Dear Dr. G, I just discovered your advice page and have to admit I found it very useful and interesting so I thought why don’t I ask you for some advice on my situation.

I met this guy online years ago and we became online friends. We were both in relationships, lost touch many times but eventually just over a year ago we started talking again. We became very close friends and I learned so much about him. He was so wonderful to me and helped me through rough times. He always joked about how much he likes me and how one day I’ll see it too 🙂 When my long term relationship ended, he was a shoulder to cry on, a better friend than any of my friends who live here. Over the months I realized he wasn’t joking, he really did have feelings for me and as we got closer I found myself falling for him as well. We both admitted as silly as it sounds and as much as we never thought we be in this situation we had fallen for each other.

A couple of silly things and the distance made me end whatever it was that we had. He begged, wrote letters and gifts and asked for me back. Eventually, I realized how much I really liked him and how silly I was so we started off where we left off. He then booked a ticket and traveled to this side of the world to meet me. We hit it off instantly! the couple of months we spent together was amazing and I found myself in love with him. However, because of our circumstances, I won’t be able to see him again till later this year when we plan to meet each other’s parents. He has offered to pay for my trip and organize for my trip and organize my stay.

Meanwhile, he has been acting differently. He is still wonderful to me but perhaps has gotten too comfortable. He doesn’t call as much as he used to, he doesn’t seem to care as much and when I discussed this with him he says maybe even though his feelings have grown that childish innocent phase/feeling is gone? I’m confused if this just means the honeymoon period has ended or it could mean there is something going on? Had it not been a long-term relationship I would consider this normal. He hasn’t changed as a person but merely less affectionate. I also have no experience with long term relationships and I’m not sure what factors I should consider?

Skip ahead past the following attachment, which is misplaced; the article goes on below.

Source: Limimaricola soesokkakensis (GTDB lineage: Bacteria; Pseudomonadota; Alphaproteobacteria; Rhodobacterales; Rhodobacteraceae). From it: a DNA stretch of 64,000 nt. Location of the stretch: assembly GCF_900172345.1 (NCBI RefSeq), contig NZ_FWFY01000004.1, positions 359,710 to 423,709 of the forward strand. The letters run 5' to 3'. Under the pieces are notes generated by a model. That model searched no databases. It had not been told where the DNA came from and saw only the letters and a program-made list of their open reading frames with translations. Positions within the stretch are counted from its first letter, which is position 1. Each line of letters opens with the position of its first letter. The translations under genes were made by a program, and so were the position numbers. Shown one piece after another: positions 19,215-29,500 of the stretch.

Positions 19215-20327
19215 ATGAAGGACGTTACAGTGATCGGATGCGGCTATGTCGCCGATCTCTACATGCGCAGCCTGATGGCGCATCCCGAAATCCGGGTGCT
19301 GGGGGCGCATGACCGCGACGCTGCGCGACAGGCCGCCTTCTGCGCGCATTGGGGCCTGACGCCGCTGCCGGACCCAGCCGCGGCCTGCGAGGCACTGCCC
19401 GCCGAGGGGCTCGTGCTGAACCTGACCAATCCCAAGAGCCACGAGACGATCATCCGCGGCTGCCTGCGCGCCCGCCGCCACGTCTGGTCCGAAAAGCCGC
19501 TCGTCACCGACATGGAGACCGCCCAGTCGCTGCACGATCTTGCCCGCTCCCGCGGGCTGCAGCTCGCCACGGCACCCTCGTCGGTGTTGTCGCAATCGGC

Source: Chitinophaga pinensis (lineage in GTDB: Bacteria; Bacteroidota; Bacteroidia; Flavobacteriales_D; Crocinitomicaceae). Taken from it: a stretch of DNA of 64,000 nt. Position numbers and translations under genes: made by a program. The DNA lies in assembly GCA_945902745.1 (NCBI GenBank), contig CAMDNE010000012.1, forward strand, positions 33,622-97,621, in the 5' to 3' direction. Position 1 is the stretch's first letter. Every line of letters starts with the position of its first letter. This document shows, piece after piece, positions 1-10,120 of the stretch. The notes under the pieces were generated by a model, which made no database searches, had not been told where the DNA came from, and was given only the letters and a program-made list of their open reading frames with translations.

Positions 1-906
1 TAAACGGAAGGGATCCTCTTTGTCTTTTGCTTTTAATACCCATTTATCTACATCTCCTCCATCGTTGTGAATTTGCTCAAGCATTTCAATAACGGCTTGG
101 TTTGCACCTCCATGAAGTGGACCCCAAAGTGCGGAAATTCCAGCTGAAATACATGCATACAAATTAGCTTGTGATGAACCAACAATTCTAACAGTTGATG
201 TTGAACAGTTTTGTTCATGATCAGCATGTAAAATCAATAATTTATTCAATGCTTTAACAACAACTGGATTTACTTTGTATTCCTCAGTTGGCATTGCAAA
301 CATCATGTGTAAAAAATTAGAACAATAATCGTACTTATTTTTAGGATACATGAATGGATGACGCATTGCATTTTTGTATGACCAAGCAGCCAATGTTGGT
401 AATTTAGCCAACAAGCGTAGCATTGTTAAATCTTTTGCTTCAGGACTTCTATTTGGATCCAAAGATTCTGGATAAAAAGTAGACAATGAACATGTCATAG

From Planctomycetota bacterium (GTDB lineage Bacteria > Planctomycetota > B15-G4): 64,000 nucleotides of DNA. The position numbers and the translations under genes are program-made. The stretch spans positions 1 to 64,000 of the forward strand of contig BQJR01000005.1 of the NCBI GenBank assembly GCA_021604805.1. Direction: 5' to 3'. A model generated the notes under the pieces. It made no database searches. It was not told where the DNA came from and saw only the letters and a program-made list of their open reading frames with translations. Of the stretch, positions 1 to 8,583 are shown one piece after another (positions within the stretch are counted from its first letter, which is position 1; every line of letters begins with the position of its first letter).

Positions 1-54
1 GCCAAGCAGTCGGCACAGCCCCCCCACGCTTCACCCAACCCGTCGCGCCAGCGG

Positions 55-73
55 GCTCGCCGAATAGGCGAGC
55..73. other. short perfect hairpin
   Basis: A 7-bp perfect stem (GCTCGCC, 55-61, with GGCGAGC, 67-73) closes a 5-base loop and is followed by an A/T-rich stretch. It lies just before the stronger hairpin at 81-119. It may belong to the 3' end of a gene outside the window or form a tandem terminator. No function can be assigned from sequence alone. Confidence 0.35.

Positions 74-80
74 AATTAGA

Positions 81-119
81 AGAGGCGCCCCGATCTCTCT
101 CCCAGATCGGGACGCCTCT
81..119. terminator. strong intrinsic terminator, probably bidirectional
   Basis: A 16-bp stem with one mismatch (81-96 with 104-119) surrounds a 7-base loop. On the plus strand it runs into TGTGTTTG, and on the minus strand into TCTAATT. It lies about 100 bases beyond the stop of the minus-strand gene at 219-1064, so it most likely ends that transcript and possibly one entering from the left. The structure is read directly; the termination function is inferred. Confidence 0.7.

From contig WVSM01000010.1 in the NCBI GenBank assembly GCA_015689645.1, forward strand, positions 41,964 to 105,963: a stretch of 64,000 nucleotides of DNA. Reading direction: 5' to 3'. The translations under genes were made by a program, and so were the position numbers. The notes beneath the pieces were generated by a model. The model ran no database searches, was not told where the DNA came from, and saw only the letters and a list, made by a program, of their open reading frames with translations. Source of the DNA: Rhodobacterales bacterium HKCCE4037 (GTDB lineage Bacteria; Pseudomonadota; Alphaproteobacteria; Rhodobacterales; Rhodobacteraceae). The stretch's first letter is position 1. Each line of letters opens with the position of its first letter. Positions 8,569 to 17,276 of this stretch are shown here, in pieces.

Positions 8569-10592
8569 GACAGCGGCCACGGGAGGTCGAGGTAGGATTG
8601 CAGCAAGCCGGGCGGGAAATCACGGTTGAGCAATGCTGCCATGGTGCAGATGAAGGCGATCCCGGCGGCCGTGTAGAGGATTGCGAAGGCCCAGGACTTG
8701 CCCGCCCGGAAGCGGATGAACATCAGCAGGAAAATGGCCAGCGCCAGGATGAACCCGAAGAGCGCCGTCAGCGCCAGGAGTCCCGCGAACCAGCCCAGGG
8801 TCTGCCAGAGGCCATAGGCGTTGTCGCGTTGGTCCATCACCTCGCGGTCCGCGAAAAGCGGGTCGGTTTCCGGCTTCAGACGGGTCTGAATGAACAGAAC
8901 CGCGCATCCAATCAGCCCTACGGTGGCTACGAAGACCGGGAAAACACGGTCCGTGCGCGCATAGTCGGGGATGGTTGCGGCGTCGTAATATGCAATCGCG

– Melody, 31, Washington DC

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Dear Melody,

Thank you for sharing your dilemma with our community. I am confident that there are many people reading your post and empathizing with it. I’ll share my thoughts.

First, it is unclear to me what the timeframe is for this current relationship. Although you said that you knew each other years ago, I’m not sure how long your current long-distance, long-term relationship has been going on…but it sounds like it has been “on” for at least one year, so let’s go with that.